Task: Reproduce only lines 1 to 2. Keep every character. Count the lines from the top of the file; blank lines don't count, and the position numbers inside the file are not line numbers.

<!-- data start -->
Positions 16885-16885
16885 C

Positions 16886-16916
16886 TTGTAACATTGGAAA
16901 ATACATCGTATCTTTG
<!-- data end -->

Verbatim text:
Positions 16885-16885
16885 C